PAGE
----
I read a quote in the wake of the Parisian tragedy yesterday that demonstrated this aim. L.R. Knost states, "It's not our job to toughen our children up to face a cruel and heartless world. It's our job to raise children who will make the world a little less cruel and heartless." Looking for the helpers when we're experiencing tragedy is healing; raising children to be those helpers is our necessary task. Instead of waiting for a miracle, we can join hands with one another to act now and simultaneously plant seeds for a better tomorrow in the next generation.
We can be a miracle. And we can raise them from the ground up too.
This post was also shared on Huff Post Parents.
Thank you for the gift of a new school year with my child. Before schedules get too busy, help me to pause and appreciate the special opportunity this year of learning and friendship brings.
Thank you for my child. As I know you have chosen me to be his or her parent, I pray that you will equip my family with these blessings in particular this year:
Courage. I pray for courage for my child - not only to meet the demands of his or her chosen path, but also for strength of character.
Passion. Lord, fan my child's passions. Use me as an instrument to come alongside to dream, support, and encourage them.
Protection. I pray for protection for my child - not only from injury or harm, but from culture's pace and expectations.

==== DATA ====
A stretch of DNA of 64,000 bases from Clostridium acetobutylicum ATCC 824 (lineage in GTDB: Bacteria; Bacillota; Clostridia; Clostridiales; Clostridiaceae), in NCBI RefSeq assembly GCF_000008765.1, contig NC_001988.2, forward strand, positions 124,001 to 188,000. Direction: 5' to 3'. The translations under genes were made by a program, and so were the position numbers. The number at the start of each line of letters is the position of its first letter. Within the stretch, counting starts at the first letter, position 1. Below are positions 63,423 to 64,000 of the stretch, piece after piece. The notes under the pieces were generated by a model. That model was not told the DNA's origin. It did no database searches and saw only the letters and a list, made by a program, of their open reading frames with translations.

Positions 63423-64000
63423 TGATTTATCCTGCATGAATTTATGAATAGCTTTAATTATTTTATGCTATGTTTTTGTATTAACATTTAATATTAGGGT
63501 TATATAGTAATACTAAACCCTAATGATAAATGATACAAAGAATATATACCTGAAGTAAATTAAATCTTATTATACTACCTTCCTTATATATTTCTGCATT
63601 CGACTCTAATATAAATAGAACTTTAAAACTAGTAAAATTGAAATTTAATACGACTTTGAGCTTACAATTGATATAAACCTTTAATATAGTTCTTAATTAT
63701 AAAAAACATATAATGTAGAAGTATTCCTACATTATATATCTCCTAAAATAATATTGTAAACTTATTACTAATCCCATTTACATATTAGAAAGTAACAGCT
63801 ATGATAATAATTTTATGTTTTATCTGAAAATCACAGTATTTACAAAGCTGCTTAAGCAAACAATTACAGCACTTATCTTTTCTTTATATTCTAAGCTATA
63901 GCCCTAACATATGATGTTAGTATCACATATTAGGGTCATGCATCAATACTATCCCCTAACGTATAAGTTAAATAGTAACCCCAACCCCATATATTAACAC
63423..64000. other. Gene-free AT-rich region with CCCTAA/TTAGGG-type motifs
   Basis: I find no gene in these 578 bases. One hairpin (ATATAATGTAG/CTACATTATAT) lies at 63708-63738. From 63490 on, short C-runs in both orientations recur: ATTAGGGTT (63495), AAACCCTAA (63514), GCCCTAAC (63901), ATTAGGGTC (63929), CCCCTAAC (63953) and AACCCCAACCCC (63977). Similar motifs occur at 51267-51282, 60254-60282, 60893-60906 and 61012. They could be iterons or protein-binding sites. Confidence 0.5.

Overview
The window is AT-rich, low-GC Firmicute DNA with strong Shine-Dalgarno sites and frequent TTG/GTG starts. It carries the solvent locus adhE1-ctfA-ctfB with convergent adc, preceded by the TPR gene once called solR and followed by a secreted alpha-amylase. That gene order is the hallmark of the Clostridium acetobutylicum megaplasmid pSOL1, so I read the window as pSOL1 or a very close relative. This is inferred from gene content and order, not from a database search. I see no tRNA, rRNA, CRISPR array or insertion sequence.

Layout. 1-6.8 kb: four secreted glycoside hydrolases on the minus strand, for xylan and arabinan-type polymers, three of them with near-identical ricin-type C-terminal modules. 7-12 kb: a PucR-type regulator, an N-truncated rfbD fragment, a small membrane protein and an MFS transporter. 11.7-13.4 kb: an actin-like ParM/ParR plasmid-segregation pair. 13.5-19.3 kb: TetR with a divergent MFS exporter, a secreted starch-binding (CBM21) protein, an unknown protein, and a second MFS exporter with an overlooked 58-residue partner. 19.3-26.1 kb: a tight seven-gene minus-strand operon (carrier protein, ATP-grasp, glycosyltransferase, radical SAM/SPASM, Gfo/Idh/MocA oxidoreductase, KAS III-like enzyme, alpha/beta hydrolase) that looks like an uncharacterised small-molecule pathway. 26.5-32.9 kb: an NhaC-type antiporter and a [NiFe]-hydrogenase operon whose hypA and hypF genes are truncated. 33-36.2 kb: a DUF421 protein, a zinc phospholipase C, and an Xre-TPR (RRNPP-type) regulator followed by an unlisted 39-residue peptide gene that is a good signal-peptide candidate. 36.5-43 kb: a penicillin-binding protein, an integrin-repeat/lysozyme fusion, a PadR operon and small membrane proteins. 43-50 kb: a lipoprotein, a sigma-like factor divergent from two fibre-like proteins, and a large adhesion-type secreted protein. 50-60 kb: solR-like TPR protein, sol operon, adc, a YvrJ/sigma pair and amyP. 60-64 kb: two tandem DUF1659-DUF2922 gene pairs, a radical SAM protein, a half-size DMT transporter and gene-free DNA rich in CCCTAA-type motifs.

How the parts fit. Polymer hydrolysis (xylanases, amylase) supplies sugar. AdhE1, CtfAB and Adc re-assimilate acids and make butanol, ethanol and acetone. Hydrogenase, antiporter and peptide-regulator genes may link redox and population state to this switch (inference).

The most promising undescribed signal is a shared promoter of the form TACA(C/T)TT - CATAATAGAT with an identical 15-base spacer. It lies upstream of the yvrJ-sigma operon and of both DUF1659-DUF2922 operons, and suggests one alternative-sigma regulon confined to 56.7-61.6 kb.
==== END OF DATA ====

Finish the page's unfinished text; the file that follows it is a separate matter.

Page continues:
Sanctuary. Lord, make our home a sanctuary. Help it not to be a place for franticness and meltdowns, but a place where we regroup, nurture, and redefine what it means to be a healthy, successful family.
Freedom. I confess there's a strong pressure to compare my family to others. I confess there's a strong pressure to people-please at the cost of added stress upon my family. Lord, direct my eyes only to You; help us to experience the freedom that brings.
Wisdom. It's humbling that you want to bless us with your wisdom, as the One who made it all. Thank you for never leaving us alone; draw me closer to you. May your wisdom be an open and available lifeline this year.
Love. Please help love to be at the core of all we are and all we do. May your love inspire my family to grow, heal, give thanks, and enjoy our blessings each day.
I place all that is precious to me in Your capable hands. Thank you in advance for being faithful.
This prayer marks the beginning of a new school year of posts! I hope this prayer encourages you as it does me. Please feel free to return to it again and again, and don't forget to visit my prayer from last year too!
What are you praying this year? I'd love to know - leave a comment!
Noelle Kirchner, M.Div., is a Presbyterian minister and mother of two boys. As they wrestle on the floor, she enjoys wrestling with her manuscripts. She writes for Huff Post Parents, the TODAY Show Parenting Team, and has been a repeat guest author at in(courage). You can find her on her blog, where she writes about faith and parenting, and on Twitter and Facebook.